“For the next stage of struggle we have to go far beyond where Martin and Malcolm brought us. The task is awesome, but it was also awesome when they began. In the course of the struggle, they came to the recognition that to get rid of racism, African Americans must make a revolution against the total dehumanization of the capitalist system.”
Though Dr. King had long called on Blacks and all of humanity to struggle against the “giant triplets of racism, extreme materialism, and militarism,” masses of Detroiters were not yet ready to have discussions on alternatives around water, lighting and housing in 1985, or even as late as 2016. The argument, “pay your bills,” and the culture of shaming and blaming has dominated much of the conversations around water shutoffs, utility shutoffs and tax foreclosures for many decades. The predominately Black women-led households of Detroit are still plagued with the “welfare queen” stigma of the 1970s.
In recent months Detroiters have experienced several crises. Detroiters are no longer able to look at Flint from a distance and think, this can’t happen to us. Detroiters are no longer able to dismiss the possibility of poisoned water infiltrating households and making their children and elders deathly ill. As boil water advisories swept across the city leaving residents frightened for nearly a week, discussions around innovative water strategies became commonplace.
Detroiters are no longer able to evade the much needed conversations around alternative energies as they recover from massive blackouts in the hundreds of thousands that left many struggling to survive for a week in households with zero degree temperatures.
Detroiters are no longer able to dismiss cooperative housing options as a viable possibility, as they struggle to keep residents in the tens of thousands in their homes. Many of these residents had stayed and fought for Detroit for many decades when investment in the city was at its lowest. Many more Detroiters are ready now to have deeper conversations around grassroots solutions for their neighborhoods.
Though it may seem that we are rapidly moving backwards under the current Trump administration, we have also made tremendous strides towards more humane technologies since Jimmy’s speech in 1985.
During Detroit’s most recent blackout that left entire neighborhoods in total darkness, the Boggs Center, through the innovation of Ryter Cooperative Industries (www.ryterci.com), was able to maintain light on the exterior of the Center with solar technology. The lights glowing from the Center are part of larger efforts across the city to provide sustainable solar lighting. Ryter Cooperative’s Alley Lighting Project has provided much needed light in alleyways all over the city of Detroit. Neighborhood groups are organizing to set up solar lights in ways to generate electricity for their communities. Carlos Neilback of CANArts Handworks is constructing a windmill in Eastern Market to provide electricity and a unique public charging station.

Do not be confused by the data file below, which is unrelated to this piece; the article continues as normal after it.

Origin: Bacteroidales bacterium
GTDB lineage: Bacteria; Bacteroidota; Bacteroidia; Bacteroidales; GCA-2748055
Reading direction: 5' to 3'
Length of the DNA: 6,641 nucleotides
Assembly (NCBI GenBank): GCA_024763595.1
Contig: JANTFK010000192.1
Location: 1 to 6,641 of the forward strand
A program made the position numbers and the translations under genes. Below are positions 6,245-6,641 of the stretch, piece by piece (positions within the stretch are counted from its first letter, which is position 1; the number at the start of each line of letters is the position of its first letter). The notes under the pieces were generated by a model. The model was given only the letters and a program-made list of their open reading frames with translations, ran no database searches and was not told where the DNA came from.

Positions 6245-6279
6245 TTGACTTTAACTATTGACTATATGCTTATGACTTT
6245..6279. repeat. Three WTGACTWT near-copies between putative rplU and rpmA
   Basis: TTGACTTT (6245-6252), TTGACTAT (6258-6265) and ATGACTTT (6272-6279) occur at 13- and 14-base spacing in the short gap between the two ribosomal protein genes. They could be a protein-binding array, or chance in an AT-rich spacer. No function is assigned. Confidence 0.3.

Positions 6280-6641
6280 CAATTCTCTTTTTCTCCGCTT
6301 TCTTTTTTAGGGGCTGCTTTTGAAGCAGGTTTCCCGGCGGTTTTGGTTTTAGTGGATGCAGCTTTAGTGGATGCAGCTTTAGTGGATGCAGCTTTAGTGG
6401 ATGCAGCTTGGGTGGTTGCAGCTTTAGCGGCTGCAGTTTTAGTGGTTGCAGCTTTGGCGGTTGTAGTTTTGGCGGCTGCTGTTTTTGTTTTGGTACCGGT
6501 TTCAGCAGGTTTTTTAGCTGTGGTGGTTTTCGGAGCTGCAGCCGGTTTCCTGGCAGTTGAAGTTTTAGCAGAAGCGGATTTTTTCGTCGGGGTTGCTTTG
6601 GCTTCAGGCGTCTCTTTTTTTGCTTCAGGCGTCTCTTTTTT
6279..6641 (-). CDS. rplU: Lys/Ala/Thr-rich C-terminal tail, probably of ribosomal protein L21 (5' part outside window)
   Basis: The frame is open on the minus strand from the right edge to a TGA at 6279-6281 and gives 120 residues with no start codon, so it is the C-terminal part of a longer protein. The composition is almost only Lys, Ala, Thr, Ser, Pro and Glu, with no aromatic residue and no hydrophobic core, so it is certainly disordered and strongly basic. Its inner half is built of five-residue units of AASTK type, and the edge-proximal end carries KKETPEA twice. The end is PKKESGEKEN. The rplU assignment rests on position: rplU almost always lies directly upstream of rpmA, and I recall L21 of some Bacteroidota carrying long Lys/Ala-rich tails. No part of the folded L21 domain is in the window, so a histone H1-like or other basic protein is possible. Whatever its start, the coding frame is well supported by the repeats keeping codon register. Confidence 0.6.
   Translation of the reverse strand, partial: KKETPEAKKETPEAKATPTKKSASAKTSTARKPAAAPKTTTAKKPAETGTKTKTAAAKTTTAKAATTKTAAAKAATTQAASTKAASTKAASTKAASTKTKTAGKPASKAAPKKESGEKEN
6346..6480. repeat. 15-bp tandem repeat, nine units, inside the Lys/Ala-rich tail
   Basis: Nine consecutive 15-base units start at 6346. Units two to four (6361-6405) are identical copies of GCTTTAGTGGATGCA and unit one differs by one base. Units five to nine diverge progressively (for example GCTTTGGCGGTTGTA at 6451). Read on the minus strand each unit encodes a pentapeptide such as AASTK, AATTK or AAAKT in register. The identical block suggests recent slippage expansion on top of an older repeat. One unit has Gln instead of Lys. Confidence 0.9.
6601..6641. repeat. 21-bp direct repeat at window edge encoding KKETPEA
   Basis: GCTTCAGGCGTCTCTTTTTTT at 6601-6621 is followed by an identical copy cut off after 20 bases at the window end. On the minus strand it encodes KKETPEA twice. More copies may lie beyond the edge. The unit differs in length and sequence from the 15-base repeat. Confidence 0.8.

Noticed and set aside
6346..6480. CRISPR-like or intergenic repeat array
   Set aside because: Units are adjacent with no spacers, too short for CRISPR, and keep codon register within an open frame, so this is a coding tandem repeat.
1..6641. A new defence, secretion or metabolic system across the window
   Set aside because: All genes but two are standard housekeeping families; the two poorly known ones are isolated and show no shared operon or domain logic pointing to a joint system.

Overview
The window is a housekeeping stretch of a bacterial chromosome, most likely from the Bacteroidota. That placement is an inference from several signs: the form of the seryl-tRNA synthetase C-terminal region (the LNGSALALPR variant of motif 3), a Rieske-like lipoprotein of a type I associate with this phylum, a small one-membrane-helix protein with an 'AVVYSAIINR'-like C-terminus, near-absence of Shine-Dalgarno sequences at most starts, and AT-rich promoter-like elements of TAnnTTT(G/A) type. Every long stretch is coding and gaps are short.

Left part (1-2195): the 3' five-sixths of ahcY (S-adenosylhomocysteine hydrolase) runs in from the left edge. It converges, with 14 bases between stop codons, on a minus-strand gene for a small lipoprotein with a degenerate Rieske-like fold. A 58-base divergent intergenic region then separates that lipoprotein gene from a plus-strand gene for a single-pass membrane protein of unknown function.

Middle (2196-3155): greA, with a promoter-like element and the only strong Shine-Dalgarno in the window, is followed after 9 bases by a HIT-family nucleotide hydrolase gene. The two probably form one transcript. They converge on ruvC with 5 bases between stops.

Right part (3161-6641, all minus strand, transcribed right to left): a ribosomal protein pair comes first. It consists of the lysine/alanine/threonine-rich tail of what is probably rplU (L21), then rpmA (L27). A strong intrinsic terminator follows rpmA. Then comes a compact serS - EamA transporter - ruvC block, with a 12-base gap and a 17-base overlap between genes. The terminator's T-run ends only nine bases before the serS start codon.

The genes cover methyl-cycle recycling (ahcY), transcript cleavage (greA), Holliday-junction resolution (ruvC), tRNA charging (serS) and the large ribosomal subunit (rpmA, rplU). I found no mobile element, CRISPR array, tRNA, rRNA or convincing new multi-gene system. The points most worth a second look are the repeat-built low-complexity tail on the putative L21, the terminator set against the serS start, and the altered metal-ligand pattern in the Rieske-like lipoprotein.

Because of the innovation and forward thinking of We the People of Detroit (WTP www.wethepeopleofdetroit.com), an organization that has responded consistently to the water shutoff crisis in Detroit, many residents were able to access clean water during the boil water advisory that left most of Detroit without water. In 2014, during the height of the water crisis, WTP set up water stations and began door-to-door campaigns to assess the needs of Detroiters. They also started an emergency phone line in order to provide rapid response support to disabled and elderly residents, advocated at City Council meetings and elsewhere for the Water Affordability Plan first proposed by the Michigan Welfare Rights Organization and the People’s Water Board Coalition many years ago. We the People Research Collective has published Mapping the Water Crisis, a book which documents the targeting of Black neighborhoods with the conflated assaults of water shut-offs and home foreclosures. The book is a powerful asset in the struggle for water as a human right.
Many residents in Detroit have started housing cooperatives and shared rental agreements in order to care for one another during this period of heightened gentrification and wide-scale displacement. Neighbors like those on Manistique Street, with the support of Detroit Eviction Defense and the art and activism of Feedom Freedom Growers, stood together to resist evictions. Other groups like Detroit People’s Platform have worked towards preventing foreclosures and securing community land-trusts in order to ensure retention of properties that have been rescued from foreclosure.
Detroiters are not responding to the massive school closures in Detroit with their hands tied behind their backs. They are educating children in recreation centers, in living rooms, in churches and museums. People are holding town hall meetings and public demonstrations to strategize how we can truly educate our children so that they can become thoughtful, creative people. The Detroit Independent Freedom Schools Movement has organized sites around the city where volunteer teachers gather with students to learn together. One group meets on Saturdays at the Charles H. Wright Museum of African American History www.thewright.org.
The days of capitalistic individualism are coming to an end. Neighbors are beginning to turn to one another again, instead of turning away from one another.
Thirty-two years ago at the height of many crises, Jimmy Boggs espoused the notion that we “must project a vision grand enough to inspire the dispossessed and the disinherited of all ethnic groups to change our total society.”
I think that he would say we are finally on the right track.